Skip to content

Brexit round-up – 31/01/20

Welcome to this, our latest Brexit round-up. Each week we provide a succinct round-up of the latest news surrounding the Brexit process, so you can keep abreast of the issues which are likely to affect your organisation.

European Parliament ratifies Brexit Withdrawal Agreement

On 29 January the European Parliament ratified the Brexit Withdrawal Agreement which agrees the terms of the UK’s department from the EU on 31 January. The Parliament’s president, David Sassoli, signed the letter confirming the EU’s consent and said “You are leaving the EU but you will always be part of Europe…It is very hard to say goodbye. That is why, like my colleagues, I will say arrivederci.”  President of the European Commission Ursula von der Leyen said ratification of the withdrawal deal was “only a first step” towards a new partnership between the EU and the UK.  The EU’s Brexit negotiator Michel Barnier said the bloc would approach talks on the future relationship with “patience” and “objectivity” while defending its members’ interests.

For more information please click here.

EEA EFTA Separation Agreement signed

Brexit Secretary Steve Barclay has signed the EEA EFTA Separation Agreement on behalf of the UK together with representatives from Norway, Iceland and Liechtenstein.  The agreement protects the rights of 17,000 UK nationals living in the EEA EFTA States and 15,000 EEA EFTA nationals living in the UK, ensuring that at the end of the Transition Period they will be able to enjoy broadly the same rights as they do now.  The Brexit Secretary said “This agreement underlines the importance of our relationships with our close friends and allies in the EEA EFTA states.  It will protect the rights of citizens and provide certainty to business as the UK leaves the EU, ensuring an orderly withdrawal and smooth transition as we put in place new arrangements for our future relationship with the EEA EFTA States.”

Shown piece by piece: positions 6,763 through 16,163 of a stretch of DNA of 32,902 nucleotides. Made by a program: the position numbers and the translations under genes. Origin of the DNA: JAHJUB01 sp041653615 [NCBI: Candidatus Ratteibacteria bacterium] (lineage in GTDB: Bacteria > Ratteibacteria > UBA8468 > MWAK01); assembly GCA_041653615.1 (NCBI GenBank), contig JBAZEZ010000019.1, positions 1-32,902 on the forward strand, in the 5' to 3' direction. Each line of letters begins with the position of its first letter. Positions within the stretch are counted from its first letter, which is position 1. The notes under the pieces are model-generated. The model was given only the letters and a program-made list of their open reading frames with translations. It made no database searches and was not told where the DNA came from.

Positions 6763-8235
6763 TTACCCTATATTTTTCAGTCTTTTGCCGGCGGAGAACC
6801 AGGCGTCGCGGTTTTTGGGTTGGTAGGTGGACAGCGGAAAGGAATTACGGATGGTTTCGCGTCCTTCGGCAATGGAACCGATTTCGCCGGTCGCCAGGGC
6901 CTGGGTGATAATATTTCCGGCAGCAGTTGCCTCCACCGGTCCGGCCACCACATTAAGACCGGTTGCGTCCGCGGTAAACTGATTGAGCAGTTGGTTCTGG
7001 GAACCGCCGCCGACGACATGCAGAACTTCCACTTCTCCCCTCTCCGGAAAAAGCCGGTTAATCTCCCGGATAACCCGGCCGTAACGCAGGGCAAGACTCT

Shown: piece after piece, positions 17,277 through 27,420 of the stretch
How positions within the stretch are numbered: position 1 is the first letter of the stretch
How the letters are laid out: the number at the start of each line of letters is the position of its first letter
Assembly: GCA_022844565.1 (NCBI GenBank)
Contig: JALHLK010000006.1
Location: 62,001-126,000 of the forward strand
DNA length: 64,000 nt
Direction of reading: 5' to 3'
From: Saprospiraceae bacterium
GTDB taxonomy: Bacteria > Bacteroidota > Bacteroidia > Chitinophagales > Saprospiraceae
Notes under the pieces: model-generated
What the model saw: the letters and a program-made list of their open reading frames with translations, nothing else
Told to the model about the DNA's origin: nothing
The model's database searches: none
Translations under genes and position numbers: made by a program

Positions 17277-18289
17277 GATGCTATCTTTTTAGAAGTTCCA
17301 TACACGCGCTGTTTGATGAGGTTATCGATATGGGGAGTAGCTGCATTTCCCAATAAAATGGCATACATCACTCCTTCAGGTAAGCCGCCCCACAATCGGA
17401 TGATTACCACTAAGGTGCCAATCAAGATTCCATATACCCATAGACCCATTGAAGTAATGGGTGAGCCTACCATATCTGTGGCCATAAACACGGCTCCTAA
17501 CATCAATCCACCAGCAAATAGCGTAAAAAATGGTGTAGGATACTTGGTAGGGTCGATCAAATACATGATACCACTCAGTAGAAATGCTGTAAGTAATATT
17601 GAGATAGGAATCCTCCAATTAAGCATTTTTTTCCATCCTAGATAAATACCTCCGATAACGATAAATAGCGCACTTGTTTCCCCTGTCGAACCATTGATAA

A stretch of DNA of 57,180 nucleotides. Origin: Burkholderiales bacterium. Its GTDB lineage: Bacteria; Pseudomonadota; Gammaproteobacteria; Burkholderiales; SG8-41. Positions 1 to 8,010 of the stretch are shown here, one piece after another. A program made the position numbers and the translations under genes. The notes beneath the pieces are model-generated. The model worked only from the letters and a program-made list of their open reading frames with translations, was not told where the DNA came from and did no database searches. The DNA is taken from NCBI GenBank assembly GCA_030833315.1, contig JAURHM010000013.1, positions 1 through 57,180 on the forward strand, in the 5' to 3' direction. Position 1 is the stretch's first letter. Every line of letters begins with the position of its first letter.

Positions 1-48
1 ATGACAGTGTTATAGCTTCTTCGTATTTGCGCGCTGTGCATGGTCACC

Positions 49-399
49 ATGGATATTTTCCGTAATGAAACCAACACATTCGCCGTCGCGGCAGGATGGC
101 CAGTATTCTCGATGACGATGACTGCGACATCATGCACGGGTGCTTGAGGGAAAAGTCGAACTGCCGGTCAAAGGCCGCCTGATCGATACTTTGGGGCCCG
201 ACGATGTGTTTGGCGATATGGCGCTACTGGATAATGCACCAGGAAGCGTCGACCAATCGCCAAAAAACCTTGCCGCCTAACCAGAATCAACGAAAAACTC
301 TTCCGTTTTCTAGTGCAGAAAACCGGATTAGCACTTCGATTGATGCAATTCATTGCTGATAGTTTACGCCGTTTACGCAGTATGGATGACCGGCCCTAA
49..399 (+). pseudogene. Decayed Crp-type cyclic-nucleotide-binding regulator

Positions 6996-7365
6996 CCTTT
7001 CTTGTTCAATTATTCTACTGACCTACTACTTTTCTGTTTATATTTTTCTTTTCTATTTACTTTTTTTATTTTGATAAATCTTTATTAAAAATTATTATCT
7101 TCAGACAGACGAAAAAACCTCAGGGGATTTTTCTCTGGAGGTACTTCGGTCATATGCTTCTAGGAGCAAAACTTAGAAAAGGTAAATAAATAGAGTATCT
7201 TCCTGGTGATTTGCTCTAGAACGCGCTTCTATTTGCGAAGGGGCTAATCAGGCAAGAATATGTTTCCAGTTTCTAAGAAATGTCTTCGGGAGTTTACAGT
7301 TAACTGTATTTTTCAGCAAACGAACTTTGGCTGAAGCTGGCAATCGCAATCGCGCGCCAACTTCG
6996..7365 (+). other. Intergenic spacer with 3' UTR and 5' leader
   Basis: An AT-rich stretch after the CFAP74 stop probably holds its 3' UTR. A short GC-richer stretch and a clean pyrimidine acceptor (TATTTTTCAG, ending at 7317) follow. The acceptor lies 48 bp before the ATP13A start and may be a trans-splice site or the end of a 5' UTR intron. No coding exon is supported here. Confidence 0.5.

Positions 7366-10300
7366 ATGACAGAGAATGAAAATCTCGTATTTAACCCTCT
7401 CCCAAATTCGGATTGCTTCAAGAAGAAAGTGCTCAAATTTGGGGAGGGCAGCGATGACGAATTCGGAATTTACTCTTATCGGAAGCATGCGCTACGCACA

For more information please click here.

Government aiming for zero tariff, zero quota trade deal

Brexit Secretary Stephen Barclay has said that the government’s objectives for trade talks will be published after Brexit on 31 January but he said that the government is aiming to secure a “zero tariff, zero quota” free trade deal with the EU.  After Brexit, the UK will enter into an agreed transition period with the EU until 31 December 2020 but will need to agree a free trade deal with the EU in that timeframe to ensure UK goods are not subject to trade barriers such as tariffs.  He said “The key issue is that we will have control of our rules, we will not be a rule-taker, we will not diverge for the sake of diverging.  We start from a position of alignment but the key opportunity is that we will be able to set our standards, high standards, on worker’s rights, on the environment, on state aid as part of that trade policy.”

For more information please click here.

US-UK trade deal plans for this year

Once the UK leaves the EU on 31 January, the UK will be free to negotiate and sign new trade deals with countries who do not have existing EU deals, such as the US.  Secretary of the Treasury for the US Steve Mnuchin has said that US wants to agree a post-Brexit trade deal with the UK this year and that the US was “prepared to dedicate a lot of resources” to do so.  He said that President Donald Trump had previously said the UK would “be at the top of the list” for a deal and said “If the UK and US have very similar economies with a big focus on services, and I think this will be a very important relationship.”

For more information please click here.

If you have any questions about any of the issues which are raised, or would like to discuss your own organisation’s options in the lead-up to Brexit, please do not hesitate to get in touch.

Please note that this briefing is designed to be informative, not advisory and represents our understanding of English law and practice as at the date indicated. We would always recommend that you should seek specific guidance on any particular legal issue.

This page may contain links that direct you to third party websites. We have no control over and are not responsible for the content, use by you or availability of those third party websites, for any products or services you buy through those sites or for the treatment of any personal information you provide to the third party.

Follow us on LinkedIn

Keep up to date with all the latest updates and insights from our expert team

Take me there

What we're thinking